Memorial Tributes: National Academy of Engineering, Volume 11
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  • RUSSELL G. MEYERAND JR. 1933–2003


    RUSSELL G. MEYERAND JR., retired vice president of technology, United Technologies Corporation (UTC), died suddenly in West Palm Beach, Florida, on November 23, 2003. He was 69 years old. Russell (or Russ as he was known to his colleagues) was born on December 2, 1933, in Kirkwood, Missouri, one of two children. Even as a child, he exhibited a notable interest and abilities in science, which continued to grow throughout his life, even after his retirement.

    He undertook formal training at Massachusetts Institute of Technology (MIT), where he earned a B.S. in electrical engineering in 1955, an M.S. in nuclear engineering in 1956, and a Ph.D. in plasma physics, under Professor “Sandy” C. Brown, in 1959. Russ’s Ph.D. thesis on plasma sources led to advances in ion-propulsion research. While at MIT, Russ met Mary Grace, the daughter of one of his professors of electrical engineering. They were married in 1956 when Russ was 23 years old; at the time of his death, they had been married for 47 years.

    The couple had one child, Mary Elizabeth, now a tenured associate professor of medical physics at the University of Wisconsin, Madison. Russ is also survived by two grandchildren, Elsa Dorothy born in 2004 and Henry Russell born in 2006.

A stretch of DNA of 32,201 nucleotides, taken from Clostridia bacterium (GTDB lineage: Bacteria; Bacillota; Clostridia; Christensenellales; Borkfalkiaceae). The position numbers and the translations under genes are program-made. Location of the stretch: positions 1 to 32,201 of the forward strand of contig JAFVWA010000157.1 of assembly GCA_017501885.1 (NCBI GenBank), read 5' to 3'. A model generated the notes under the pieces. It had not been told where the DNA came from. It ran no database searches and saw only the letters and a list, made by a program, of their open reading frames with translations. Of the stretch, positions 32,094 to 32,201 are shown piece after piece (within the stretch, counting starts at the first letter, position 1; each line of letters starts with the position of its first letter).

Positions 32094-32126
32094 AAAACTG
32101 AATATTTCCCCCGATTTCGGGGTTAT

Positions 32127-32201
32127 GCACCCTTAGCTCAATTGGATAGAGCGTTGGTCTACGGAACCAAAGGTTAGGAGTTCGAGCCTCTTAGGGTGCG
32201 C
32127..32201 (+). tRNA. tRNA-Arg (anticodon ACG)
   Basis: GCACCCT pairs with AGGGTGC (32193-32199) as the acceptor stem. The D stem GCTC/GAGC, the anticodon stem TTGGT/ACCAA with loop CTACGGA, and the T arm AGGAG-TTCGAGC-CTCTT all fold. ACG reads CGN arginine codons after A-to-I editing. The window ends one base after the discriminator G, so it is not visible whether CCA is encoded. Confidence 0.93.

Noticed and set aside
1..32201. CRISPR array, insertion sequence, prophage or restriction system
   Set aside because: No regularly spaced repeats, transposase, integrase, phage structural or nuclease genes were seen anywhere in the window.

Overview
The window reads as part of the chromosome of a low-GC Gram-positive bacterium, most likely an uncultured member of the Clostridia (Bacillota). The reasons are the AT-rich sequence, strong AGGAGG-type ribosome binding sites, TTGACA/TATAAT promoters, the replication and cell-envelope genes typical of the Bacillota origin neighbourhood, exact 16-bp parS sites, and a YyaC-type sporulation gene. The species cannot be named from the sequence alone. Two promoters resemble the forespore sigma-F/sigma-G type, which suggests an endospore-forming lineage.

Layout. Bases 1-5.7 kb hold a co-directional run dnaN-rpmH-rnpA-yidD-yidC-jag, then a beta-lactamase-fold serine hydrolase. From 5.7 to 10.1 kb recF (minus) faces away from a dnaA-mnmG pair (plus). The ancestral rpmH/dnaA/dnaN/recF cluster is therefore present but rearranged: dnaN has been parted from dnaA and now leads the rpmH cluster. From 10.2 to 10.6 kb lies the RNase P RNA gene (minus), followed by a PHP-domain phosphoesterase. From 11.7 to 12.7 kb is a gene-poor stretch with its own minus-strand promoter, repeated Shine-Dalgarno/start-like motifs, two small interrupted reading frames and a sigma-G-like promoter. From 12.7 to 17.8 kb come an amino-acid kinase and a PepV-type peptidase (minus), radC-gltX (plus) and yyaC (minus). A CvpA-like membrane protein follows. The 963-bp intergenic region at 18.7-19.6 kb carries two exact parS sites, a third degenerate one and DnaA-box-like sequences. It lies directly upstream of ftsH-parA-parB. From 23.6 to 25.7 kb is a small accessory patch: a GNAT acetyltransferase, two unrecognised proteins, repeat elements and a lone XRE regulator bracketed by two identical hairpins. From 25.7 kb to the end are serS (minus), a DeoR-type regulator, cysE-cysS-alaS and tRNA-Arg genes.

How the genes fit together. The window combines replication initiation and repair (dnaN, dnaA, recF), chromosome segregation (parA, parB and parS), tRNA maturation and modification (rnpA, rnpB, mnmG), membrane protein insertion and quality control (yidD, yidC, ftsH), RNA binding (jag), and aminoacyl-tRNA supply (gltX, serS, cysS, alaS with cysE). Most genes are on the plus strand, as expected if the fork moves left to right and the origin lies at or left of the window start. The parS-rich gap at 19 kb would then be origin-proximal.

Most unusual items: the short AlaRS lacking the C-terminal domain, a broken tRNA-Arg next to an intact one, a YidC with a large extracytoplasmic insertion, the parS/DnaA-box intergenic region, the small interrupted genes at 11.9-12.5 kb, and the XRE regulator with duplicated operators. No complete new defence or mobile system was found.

From 1955 to 1956, while studying for his master’s degree, Russ was a consultant to General Electric Company in Schenectady, New York. In 1958, he joined United Aircraft Research Laboratories (UARL), East Hartford, Connecticut, as principal scientist in plasma physics. When the name of the company was later changed to UTC, UARL became United Technologies Research Center (UTRC), as it is still known today.

    When Russ joined UARL, the research laboratories were beginning a major effort to expand basic research activities in the physical sciences while continuing strong programs in applied engineering research focused on propulsion and aerodynamic technologies. With his wide range of technical interests, outstanding talent, and contagious enthusiasm for being on the cutting edge of science and technologies, Russ soon became a “bright star” in the research center, and his responsibilities were steadily increased.